James Kallberg of Falmouth, a US Navy seaman serving aboard the guided missile destroyer USS Stockdale, was awarded the Stockdale’s Blue Jacket of the Quarter (BJOQ) for the second quarter on April 8.
Seaman Kallberg is a graduate of Falmouth High School.
“It feels pretty good to be awarded BJOQ,” Seaman Kallberg said. “I wasn’t really expecting this, but it’s something that I am proud to have been awarded.”
An undesignated seaman, Seaman Kallberg is working with the deck department while he waits to see if he strikes the quartermaster rating. Undesignated personnel must be undesignated for at least one year to be eligible to choose a rating. While waiting to strike a rate, sailors do hands-on work around the ship, stand watch and operate the helm.
“I don’t have a rate yet,” Seaman Kallberg said. “What I do now is mostly hands-on work outside, which I enjoy. Being undesignated is definitely challenging at times, but striking for rates is competitive and it keeps me motivated to be the best sailor I can be.”
In addition to daily responsibilities such as standing watch or completing maintenance checks, Seaman Kallberg is qualified as a Master Helmsman.
“My proudest accomplishment in the Navy would be getting Master Helmsman qualified,” Seanab Kallberg said. “If you’re a Master Helmsman you drive the ship for special evolutions such as underway replenishment, sea and anchor, and straits transits, to name a few. It was a qualification that took hard work to get and it’s something I really enjoy doing.”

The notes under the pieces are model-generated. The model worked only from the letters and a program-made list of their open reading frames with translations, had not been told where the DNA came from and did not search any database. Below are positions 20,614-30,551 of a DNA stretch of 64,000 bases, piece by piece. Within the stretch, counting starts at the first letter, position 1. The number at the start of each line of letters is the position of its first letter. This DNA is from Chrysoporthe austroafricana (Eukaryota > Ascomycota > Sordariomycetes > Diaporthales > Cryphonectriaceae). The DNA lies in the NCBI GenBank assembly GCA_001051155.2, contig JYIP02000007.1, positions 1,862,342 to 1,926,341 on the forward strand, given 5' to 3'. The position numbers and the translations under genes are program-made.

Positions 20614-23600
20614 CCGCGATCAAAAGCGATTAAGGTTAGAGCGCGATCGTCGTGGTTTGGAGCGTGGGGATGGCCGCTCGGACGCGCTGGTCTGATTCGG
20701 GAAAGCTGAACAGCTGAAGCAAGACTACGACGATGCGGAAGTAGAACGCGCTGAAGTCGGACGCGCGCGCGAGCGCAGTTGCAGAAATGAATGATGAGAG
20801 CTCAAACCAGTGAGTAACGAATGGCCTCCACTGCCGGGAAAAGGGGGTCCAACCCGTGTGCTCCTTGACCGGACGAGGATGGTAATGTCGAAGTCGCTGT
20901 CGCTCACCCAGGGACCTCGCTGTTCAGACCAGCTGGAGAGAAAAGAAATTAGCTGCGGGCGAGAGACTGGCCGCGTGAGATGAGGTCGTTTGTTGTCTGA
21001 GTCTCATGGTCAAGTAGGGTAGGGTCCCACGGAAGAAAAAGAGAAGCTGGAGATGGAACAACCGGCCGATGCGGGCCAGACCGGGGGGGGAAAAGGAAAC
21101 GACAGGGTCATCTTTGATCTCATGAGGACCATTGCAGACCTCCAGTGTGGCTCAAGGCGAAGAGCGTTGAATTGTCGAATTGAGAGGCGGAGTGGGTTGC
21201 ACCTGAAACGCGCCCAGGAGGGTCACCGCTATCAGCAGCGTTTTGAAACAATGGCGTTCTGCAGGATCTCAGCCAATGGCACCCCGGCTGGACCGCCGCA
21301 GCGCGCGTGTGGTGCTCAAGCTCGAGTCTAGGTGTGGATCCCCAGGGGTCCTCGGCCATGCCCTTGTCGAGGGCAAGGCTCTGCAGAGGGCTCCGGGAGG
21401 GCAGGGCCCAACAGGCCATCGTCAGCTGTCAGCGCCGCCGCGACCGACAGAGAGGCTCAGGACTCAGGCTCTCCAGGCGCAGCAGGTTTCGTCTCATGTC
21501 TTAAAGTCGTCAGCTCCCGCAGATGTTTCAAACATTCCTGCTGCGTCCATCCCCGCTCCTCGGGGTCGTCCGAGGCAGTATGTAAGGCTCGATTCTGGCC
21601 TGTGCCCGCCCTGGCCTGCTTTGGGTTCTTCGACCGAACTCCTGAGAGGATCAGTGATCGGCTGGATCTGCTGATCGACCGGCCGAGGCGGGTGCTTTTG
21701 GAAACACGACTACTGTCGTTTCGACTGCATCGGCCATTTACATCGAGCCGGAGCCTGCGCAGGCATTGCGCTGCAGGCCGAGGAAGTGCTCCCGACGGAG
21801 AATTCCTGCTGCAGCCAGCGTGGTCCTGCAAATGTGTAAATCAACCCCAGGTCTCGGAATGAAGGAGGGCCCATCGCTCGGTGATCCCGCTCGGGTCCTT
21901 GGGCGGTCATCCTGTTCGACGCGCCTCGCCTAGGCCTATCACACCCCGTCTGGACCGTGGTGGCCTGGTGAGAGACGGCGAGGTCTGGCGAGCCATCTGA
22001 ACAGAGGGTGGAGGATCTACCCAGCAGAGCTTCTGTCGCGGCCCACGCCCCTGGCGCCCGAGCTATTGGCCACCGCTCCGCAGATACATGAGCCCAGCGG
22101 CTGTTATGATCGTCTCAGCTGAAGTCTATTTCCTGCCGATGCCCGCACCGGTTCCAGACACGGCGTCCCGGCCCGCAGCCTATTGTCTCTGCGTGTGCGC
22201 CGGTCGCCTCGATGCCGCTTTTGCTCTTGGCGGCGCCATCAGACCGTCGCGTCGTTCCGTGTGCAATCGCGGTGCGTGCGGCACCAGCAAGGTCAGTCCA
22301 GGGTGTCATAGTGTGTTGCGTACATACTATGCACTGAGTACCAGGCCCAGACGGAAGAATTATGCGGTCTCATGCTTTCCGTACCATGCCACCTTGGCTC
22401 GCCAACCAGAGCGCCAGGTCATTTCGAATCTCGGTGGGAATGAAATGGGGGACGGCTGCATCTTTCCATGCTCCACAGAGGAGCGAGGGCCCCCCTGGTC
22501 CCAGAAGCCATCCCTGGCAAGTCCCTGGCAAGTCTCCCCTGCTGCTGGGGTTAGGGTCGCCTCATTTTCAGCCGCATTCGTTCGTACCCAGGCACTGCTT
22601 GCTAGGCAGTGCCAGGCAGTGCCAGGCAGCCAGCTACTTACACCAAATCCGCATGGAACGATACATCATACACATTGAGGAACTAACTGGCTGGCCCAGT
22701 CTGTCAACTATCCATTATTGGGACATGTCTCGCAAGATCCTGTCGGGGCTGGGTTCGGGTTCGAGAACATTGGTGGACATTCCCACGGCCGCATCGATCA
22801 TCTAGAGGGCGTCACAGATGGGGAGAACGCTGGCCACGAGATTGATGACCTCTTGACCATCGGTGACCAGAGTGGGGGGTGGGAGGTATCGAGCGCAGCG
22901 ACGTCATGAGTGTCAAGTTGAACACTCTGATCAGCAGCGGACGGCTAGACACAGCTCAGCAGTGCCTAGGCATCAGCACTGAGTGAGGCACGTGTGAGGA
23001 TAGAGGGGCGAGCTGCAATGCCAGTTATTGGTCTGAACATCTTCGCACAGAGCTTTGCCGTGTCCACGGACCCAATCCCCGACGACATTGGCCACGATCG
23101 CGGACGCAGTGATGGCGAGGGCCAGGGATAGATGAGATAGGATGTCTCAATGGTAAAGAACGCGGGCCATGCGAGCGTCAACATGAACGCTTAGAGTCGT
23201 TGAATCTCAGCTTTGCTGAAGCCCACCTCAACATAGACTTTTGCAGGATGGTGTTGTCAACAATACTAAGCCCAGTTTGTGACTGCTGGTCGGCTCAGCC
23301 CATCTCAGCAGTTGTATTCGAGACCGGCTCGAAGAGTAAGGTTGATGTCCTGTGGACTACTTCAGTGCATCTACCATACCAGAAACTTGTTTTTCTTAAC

Seaman Kallberg has been in the Navy since 2017.
“I joined the Navy to do something different than just go to college right away after high school, to step out of my comfort zone a little bit and to start my own life independently,” Seaman Kallberg said. “I think what I am doing now, even if it can be challenging at times, is better than if I just stayed at home and never joined.”
The Stockdale is Seaman Kallberg’s first ship.
“Something that is unique about serving on Stockdale is that we are one of the higher-performing ships out there,” Seaman Kallberg said. “It feels good to know that we take care of business out here.”
The Stockdale is an Arleigh Burke-class destroyer armed with long-range missiles intended for air defense to counter threats to friendly forces posed by manned aircraft and anti-ship, cruise and ballistic missiles.
Destroyers are warships that provide multi-mission offensive and defensive capabilities. They are 510 feet long and can be armed with Tomahawk land-attack missiles, advanced gun systems and close-in gun systems. Destroyers are deployed globally and can operate independently or as part of carrier strike groups, surface action groups, or amphibious readiness groups.
The Stockdale is forward deployed to the US 7th Fleet area of operations in support of security and stability in the Indo-Pacific region.